Obama on Egypt: Reform "Absolutely Critical" in the Long-Term

Sunlen Miller and Kirit Radia report: President Obama today reiterated that Egypt is an ally of the United States and that the he’s “always said” to President Hosni Mubarak that reform, both politically and economically, is essential for Egypt.

“Egypt's been an ally of ours on a lot of critical issues,” Obama said from the White House this afternoon, “President Mubarak has been very helpful on a range of tough issues in the Middle East. But I've always said to him that making sure that they are moving forward on reform -- political reform, economic reform -- is absolutely critical to the long-term well being of Egypt.”

The president’s comments today came during a YouTube town hall, where he was asked via a video submission what he thought of the Egyptian government blocking social networks during the protests this week. After being shown some YouTube videos from this week in Cairo, President Obama said that you can see the “pent-up frustrations” being displayed on the streets.

“My main hope right now is, is that violence is not the answer in solving these problems in Egypt. So the government has to be careful about not resorting to violence, and the people on the streets have to be careful about not resorting to violence. “

The president said that it is also important that people have mechanisms in order to express “legitimate grievances.”

“There are certain core values that we believe in as Americans that we believe are universal: freedom of speech, freedom of expression, people being able to use social networking or any other mechanisms to communicate with each other and express their concerns. And that, I think, is no less true in the Arab world than it is here in the United States.”

Anti-Mubarak protests have spread throughout Egypt this week and the country is bracing itself for an even bigger outpouring of anger tomorrow as the Muslim Brotherhood, the country’s largest opposition group, has called for a “day of rage” on Friday. Today Mohamed ElBaradei, the former head of the International Atomic Energy Agency who aspires to run for president against Mubarak, returned to Cairo to try to galvanize the largely leader-less demonstrations.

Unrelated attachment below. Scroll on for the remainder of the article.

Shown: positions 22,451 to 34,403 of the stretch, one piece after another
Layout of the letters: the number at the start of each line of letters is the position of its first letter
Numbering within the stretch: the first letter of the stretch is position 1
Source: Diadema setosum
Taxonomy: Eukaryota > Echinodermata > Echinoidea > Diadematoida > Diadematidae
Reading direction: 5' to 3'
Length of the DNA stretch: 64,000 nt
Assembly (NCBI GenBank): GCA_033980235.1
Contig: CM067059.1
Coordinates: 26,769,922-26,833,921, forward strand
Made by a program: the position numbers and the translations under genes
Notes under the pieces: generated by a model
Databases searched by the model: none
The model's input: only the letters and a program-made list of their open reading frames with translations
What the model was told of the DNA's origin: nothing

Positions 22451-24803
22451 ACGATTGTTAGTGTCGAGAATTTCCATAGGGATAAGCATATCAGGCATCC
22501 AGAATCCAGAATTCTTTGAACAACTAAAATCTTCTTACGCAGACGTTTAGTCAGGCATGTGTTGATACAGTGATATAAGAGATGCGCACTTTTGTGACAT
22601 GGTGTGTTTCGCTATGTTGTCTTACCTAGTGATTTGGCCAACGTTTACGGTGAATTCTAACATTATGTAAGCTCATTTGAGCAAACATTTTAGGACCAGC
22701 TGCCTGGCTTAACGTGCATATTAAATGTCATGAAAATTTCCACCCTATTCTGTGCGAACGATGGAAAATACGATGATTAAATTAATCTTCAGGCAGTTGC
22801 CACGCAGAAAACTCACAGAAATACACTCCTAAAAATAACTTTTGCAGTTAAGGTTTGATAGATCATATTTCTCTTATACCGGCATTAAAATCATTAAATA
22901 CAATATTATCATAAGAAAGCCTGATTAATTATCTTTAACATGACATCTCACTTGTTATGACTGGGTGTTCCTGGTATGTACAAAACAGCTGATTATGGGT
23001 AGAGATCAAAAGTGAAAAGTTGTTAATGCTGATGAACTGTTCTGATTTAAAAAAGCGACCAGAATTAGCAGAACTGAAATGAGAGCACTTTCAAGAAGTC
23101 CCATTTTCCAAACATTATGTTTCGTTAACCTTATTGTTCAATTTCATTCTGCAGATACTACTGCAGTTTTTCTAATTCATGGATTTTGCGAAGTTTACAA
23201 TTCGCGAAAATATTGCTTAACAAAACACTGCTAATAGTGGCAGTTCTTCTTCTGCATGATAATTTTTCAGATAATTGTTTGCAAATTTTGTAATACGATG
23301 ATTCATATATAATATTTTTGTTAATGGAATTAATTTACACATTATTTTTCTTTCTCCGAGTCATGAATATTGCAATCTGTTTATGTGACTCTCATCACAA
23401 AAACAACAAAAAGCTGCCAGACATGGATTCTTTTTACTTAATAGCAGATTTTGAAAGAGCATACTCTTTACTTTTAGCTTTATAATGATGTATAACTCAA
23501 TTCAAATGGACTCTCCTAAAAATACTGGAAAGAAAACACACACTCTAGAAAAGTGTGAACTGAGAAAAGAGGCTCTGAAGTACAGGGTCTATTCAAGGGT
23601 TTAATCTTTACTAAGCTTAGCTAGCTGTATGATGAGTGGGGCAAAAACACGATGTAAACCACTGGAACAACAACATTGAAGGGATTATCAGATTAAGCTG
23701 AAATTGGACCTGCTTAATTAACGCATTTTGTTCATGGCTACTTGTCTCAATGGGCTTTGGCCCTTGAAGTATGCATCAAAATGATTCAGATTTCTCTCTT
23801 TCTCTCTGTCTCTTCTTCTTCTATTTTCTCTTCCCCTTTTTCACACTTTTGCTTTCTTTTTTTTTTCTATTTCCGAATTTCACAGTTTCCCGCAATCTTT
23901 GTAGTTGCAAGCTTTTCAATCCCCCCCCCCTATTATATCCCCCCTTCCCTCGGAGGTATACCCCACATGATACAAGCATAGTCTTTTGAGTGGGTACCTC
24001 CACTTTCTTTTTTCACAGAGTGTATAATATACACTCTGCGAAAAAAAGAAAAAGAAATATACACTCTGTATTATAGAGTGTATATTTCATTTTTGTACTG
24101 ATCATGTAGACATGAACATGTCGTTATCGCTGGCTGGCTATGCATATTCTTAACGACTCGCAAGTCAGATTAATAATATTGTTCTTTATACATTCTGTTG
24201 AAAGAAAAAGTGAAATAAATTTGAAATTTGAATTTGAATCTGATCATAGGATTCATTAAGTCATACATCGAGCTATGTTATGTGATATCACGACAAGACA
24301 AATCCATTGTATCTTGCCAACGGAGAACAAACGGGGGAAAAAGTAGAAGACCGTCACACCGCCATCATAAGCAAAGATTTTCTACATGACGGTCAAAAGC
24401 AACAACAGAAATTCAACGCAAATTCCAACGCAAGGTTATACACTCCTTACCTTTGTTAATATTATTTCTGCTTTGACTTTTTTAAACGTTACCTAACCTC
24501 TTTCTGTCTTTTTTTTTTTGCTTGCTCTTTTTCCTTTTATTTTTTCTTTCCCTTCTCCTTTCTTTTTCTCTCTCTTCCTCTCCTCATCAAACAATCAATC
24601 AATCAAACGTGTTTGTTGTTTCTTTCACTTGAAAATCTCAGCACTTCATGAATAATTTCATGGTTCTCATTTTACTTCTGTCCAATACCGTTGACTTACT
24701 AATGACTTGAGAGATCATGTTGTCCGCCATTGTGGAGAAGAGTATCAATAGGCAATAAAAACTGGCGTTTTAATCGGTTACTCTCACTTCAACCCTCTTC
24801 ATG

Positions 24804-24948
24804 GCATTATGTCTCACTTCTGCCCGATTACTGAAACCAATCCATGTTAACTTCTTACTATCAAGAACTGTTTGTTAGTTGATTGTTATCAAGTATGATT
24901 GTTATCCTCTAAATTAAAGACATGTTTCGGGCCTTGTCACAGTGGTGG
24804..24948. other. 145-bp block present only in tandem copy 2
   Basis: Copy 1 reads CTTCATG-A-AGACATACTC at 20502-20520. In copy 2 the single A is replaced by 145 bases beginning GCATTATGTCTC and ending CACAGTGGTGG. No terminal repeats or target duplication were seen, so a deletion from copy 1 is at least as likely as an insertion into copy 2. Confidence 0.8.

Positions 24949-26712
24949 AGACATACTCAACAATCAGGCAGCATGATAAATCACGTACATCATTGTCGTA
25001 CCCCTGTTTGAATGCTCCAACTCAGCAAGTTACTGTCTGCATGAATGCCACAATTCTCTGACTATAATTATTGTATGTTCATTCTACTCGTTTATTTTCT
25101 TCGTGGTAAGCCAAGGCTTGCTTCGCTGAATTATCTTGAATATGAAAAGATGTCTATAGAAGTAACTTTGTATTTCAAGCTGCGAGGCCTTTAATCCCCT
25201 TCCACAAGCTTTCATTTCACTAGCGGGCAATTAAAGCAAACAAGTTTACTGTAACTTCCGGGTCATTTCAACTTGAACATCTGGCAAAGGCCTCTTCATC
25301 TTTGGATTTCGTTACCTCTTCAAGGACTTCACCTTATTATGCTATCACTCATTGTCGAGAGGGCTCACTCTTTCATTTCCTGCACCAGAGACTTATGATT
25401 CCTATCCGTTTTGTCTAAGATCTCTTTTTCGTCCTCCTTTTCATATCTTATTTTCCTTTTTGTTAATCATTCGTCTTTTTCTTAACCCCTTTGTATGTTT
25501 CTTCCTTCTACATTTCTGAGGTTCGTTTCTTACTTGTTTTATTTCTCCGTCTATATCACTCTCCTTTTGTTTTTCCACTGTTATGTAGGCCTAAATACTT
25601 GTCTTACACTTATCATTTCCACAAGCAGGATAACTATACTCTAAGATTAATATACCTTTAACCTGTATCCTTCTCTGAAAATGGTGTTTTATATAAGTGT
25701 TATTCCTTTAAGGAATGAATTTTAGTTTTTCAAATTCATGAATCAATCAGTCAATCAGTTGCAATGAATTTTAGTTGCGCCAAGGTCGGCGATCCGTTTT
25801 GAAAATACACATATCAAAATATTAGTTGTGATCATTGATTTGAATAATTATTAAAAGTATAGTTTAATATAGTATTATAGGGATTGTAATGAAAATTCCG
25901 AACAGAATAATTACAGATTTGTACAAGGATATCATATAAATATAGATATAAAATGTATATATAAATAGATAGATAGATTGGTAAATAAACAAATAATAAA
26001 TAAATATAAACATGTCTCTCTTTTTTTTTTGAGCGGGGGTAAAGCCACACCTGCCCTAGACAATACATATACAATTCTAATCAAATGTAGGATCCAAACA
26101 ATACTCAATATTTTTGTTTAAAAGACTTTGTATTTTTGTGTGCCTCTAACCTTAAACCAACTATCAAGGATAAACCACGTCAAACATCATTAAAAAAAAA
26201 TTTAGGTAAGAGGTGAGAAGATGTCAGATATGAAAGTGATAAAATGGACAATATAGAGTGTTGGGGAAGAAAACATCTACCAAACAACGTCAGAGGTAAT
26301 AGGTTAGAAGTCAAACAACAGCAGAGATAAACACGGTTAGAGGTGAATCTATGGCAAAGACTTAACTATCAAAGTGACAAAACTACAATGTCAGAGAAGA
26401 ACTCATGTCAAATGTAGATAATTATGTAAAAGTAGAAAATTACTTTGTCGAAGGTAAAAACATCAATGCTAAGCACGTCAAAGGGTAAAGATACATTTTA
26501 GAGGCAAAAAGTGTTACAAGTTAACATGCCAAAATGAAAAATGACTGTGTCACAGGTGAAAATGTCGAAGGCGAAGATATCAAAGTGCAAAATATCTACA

The protests in Egypt, which some say are the largest there since Mubarak came to power 30 years ago, came after similar anti-government protests in nearby Tunisia brought down another longtime strongman there.

The United States has walked a fine line as the situation intensified in this week in Egypt. The Obama administration has tried to show support for the protester’s rights to assemble and voice their opinion while encouraging the Egyptian government to reform before it, too, is toppled.

Egypt and President Mubarak are considered a key strategic ally to the United States and a lynchpin in the region. Egypt is one of only two Arab countries that recognizes Israel and President Mubarak was invited to the White House to launch the latest round of Mideast peace talks year. Successive American administrations, however, have overlooked human rights abuses and the veneer of democracy there in exchange for Egypt’s support in the region.

Yesterday, Secretary of State Hillary Clinton urged all parties to show restraint but carefully urged the Egyptian government to reform before it is too late.

“We urge the Egyptian authorities not to prevent peaceful protests or block communications, including on social media sites. We believe strongly that the Egyptian government has an important opportunity at this moment in time to implement political, economic and social reforms to respond to the legitimate needs and interests of the Egyptian people,” she told reporters.

Those remarks backed off from her comment a day earlier that “the Egyptian government is stable and is looking for ways to respond to the legitimate needs and interests of the Egyptian people.”

As protests spread to Yemen today, home to another dictator who is allied with the United States against terror elements in the country, Secretary Clinton’s warning to regional leaders earlier this month to reform their political systems before it is too late seems prophetic.

“Those who cling to the status quo may be able to hold back the full impact of their countries’ problems for a little while, but not forever,” she said at the Forum for the Future in Doha, Qatar.

The next day, Tunisia’s president was forced to flee the country amid the mounting protests.

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